Last updated: Apr 03, 2008
1. Reduced blood flow
Diabetes and high blood pressure are among the health problems that can restrict genital blood flow.
2. Hormonal issues
Menopause, breast-feeding, birth control pills, and thyroid problems can dampen sexual desire.
3. Medication side effects
Antidepressants and chemotherapy agents such as tamoxifen are frequently to blame.
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Pelvic surgery can cause nerve damage, as can diseases such as multiple sclerosis or Parkinson's.
Other reasons for low desire might include lack of sleep or depression.
Talk to a doctor or sex therapist
If you have low desire, get checked out by your primary care doctor. Whether or not he or she finds a physical problem, a consultation with a certified sex therapist can be helpful, because physical sex problems usually create a psychological or relationship issue, as well. "It's usually not just one thing," says Marjorie Green, MD, director of the Mount Auburn Female Sexual Medicine Center in Cambridge, Mass., and a clinical instructor at Harvard Medical School.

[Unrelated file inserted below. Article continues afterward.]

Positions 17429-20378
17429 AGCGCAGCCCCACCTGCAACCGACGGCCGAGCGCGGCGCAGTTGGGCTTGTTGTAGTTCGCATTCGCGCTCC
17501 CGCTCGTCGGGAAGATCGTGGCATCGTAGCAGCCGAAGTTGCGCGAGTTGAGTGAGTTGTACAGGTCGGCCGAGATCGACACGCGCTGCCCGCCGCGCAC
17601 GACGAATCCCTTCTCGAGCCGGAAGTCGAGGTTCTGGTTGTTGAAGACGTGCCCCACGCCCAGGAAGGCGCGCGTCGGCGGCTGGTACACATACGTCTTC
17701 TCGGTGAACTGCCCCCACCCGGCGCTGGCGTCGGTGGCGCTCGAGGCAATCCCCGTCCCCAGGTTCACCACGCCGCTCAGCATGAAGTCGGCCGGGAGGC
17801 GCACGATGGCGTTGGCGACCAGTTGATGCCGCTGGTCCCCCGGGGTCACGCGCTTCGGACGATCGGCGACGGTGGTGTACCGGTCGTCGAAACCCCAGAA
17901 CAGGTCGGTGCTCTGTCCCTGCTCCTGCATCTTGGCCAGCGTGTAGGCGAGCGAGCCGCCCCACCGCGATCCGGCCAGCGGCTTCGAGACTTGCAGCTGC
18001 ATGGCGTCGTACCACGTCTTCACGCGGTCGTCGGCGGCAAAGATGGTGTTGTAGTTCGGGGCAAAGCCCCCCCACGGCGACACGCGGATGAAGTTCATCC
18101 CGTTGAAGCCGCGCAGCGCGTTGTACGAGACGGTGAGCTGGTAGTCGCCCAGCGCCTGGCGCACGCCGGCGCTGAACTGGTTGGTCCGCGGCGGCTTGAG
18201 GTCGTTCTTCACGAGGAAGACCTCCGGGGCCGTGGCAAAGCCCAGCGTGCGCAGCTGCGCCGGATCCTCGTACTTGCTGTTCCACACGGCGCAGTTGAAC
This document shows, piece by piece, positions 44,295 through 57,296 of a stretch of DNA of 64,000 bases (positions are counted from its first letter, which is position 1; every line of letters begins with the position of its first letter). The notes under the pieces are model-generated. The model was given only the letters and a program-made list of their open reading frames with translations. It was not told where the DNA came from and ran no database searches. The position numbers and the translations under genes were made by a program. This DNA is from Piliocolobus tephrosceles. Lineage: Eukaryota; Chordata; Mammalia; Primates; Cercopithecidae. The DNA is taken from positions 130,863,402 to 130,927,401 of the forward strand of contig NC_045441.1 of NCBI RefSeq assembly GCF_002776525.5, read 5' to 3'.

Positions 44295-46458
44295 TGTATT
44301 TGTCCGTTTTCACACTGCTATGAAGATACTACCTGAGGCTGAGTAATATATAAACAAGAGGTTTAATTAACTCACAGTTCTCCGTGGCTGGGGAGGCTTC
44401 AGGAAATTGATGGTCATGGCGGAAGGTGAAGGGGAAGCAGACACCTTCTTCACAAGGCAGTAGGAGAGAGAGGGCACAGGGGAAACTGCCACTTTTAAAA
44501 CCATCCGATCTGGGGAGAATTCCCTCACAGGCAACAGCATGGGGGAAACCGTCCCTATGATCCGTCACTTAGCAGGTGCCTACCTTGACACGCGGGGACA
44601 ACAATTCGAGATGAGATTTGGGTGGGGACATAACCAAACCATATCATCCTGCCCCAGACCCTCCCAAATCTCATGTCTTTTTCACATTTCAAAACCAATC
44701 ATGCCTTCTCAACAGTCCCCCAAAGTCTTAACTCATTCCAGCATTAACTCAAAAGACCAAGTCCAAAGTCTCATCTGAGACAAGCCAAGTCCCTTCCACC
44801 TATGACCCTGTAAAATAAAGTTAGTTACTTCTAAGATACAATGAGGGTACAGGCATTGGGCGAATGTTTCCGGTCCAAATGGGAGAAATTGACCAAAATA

On the other hand, if you feel your lack of desire is a physical issue and your primary care doctor is not able or willing to help, you may want to consult a sexual medicine specialist.
These vary depending on the source of the problem, but may include switching prescription medication, taking estrogen or testosterone, taking a drug that increases dopamine levels, or trying products such as Eros Therapy, an FDA-approved prescription-only device that uses gentle suction to increase blood flow to the clitoris and vulva. Some women may also see improvement with regular exercise, sex therapy, or relationship counseling.